By Hadi Azmi and Hareez Lee
Mahathir Mohamad took the oath of office Thursday night as Malaysia’s seventh prime minister, after his induction ceremony was postponed twice in 12 hours, and vowed that his new government would uphold the nation’s laws and abolish oppressive ones.
Mahatir, 92, was sworn in as the new PM at the royal palace in Kuala Lumpur in front of Malaysia’s king, a day after leading the opposition Pakatan Harapan (PH) coalition in a stunning win in the country’s 14th General Election.
“We promise to set up a good government based on the constitution and law of this country, a government where the constitution is upheld and the law will guide us,” Prime Minister Mahathir told a news conference after he was re-inducted as PM for the first time in 15 years.
Dressed for the ceremony in a black and gold traditional Malay outfit, Mahathir became the oldest person in the world to serve as a head of government after he was sworn in around 10 p.m. (local time), in a nationally televised event that had Malaysians glued to their TV sets. He will turn 93 in July.
Top government officials and leaders of Pakatan were on hand to witness the much-anticipated ceremony as the octogenarian took the oath of office and oath to guard the nation’s secrets before Sultan Muhammad V, Malaysia’s 15th king.
“We seek to abolish suppressive and unfair laws – for example, the anti-fake news law and the National Security Council [law], which is set up to frighten people,” he told the post-ceremony news conference, referring to some laws that had been passed by the outgoing government, led by his former protégé, Najib Razak.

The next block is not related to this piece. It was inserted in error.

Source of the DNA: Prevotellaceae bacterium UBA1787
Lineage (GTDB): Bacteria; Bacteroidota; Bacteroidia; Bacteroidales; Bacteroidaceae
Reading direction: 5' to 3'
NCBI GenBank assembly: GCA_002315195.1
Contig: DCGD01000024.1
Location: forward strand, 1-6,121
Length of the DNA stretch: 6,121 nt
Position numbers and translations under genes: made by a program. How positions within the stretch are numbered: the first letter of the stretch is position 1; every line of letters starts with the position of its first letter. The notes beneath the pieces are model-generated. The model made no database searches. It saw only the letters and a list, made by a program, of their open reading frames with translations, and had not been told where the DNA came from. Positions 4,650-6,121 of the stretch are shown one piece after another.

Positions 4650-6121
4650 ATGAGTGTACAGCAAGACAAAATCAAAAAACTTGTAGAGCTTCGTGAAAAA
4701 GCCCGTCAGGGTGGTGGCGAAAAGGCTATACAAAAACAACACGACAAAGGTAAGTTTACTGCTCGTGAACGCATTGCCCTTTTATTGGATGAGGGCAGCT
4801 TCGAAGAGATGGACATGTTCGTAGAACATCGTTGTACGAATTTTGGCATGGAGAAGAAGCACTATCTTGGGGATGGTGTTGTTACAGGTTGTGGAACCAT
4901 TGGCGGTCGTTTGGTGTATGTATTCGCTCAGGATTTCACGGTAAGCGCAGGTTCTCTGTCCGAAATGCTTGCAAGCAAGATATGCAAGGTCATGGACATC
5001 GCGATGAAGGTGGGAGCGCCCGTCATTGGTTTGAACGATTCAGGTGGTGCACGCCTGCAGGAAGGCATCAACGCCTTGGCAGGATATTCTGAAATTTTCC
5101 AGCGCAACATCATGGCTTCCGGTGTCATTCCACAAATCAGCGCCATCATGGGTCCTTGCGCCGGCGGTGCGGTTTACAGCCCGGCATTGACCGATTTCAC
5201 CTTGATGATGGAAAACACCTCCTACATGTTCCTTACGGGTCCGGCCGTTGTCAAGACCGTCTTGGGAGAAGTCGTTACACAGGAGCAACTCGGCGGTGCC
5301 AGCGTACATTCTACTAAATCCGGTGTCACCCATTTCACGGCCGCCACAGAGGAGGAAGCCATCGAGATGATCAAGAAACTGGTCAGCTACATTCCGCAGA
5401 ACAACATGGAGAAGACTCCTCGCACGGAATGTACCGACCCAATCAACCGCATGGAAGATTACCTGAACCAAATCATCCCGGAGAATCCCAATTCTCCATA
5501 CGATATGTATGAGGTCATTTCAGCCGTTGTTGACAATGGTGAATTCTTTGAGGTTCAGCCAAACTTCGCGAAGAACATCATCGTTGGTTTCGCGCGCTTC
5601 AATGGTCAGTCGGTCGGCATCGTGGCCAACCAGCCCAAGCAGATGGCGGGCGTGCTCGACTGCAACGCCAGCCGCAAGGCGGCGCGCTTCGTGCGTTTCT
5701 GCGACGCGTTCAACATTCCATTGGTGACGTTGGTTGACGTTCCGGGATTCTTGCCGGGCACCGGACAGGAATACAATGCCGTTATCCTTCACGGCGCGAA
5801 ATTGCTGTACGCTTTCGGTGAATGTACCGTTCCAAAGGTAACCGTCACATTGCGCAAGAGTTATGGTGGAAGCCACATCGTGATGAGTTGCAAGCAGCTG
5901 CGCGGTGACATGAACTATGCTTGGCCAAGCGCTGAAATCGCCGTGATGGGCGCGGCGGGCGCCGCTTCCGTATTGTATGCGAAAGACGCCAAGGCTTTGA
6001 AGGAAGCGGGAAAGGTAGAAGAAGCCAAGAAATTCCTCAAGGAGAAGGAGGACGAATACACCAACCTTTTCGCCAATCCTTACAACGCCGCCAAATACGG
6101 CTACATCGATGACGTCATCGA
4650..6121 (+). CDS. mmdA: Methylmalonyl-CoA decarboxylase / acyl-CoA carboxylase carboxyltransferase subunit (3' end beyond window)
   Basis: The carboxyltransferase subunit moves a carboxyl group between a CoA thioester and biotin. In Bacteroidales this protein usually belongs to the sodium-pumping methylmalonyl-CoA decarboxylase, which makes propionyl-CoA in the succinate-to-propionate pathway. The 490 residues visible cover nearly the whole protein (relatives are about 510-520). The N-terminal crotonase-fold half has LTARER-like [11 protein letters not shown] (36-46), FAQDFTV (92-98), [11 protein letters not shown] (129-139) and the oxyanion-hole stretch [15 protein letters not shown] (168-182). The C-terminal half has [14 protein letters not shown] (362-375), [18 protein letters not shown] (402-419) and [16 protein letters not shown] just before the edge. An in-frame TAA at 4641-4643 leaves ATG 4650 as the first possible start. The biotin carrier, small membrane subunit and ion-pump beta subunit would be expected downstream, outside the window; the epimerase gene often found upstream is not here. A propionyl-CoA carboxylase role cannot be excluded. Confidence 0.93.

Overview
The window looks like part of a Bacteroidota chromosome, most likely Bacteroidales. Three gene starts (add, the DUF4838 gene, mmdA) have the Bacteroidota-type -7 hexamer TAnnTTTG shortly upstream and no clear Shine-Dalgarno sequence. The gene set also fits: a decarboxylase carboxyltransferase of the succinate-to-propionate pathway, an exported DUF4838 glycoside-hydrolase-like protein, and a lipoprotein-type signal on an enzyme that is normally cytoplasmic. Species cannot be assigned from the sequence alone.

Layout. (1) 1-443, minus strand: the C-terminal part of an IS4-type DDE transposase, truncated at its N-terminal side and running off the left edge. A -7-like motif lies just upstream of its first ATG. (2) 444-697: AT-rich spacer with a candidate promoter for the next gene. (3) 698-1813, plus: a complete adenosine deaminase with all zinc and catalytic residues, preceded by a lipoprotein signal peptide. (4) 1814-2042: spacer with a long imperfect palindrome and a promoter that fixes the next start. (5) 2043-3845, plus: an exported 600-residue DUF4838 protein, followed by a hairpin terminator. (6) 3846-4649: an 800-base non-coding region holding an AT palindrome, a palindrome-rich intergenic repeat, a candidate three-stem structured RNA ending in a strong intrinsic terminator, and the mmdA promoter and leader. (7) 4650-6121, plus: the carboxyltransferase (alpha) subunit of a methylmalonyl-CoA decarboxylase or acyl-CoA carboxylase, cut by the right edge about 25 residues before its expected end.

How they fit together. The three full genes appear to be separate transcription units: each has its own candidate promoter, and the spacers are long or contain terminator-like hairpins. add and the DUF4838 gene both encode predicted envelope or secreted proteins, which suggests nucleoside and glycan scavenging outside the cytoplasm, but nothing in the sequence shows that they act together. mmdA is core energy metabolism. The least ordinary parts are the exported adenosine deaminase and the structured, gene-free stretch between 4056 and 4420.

During his previous long tenure as prime minister, from 1981 to 2003, Mahathir was known as one of Southeast Asia’s strongmen. In 1987, he ordered the arrests and detention of more than 100 people, including opposition leaders and activists, under the notorious Internal Security Act (ISA).
After taking office, Najib abolished the act but his government later implemented the Prevention of Terrorism Act, which, critics said, was similar to the draconian ISA.
Mahathir had previously said that, if he became prime minister again, he would hand over the reins of government eventually to Anwar Ibrahim, his former political foe-turned-ally in Pakatan, who is due to be released from prison next month after serving time on a sodomy conviction.
On Thursday night, a reporter asked the new prime minister how long he intended to stay in office this time around.
“Maximum time as PM? I think I have some experience and the government needs my experience. And I’ll stay for as long as my experience is needed, but not too long,” Mahathir responded.
Controversy over delays to oath-taking
On Thursday, there was some drama leading up to Mahathir’s latest inauguration because of at least two delays to the ceremony that led some to question whether and when he might be sworn in.
“The delay was unavoidable due to the unnecessary procedures but in the end I was sworn-in today,” Mahathir said during the news conference that followed the ceremony.
On Wednesday, Mahathir led a historic upset against the Barisan Nasional bloc, which he used to head and which was ousted as Malaysia’s governing bloc for the first time in Malaysia’s 61-year history. The Pakatan bloc won at least 113 parliamentary seats, enough needed to control a simple majority and form a new government.
Thursday’s ceremony had been postponed twice in the same day, once at 9:30 a.m. and later at 5 p.m.
After the ceremony, he told reporters that the formation of the new government depended on the king’s signature but the monarch, Mahathir said, had insisted that an official count from the Election Commission had to come first before proceeding with the ceremony – and he wanted the results in writing.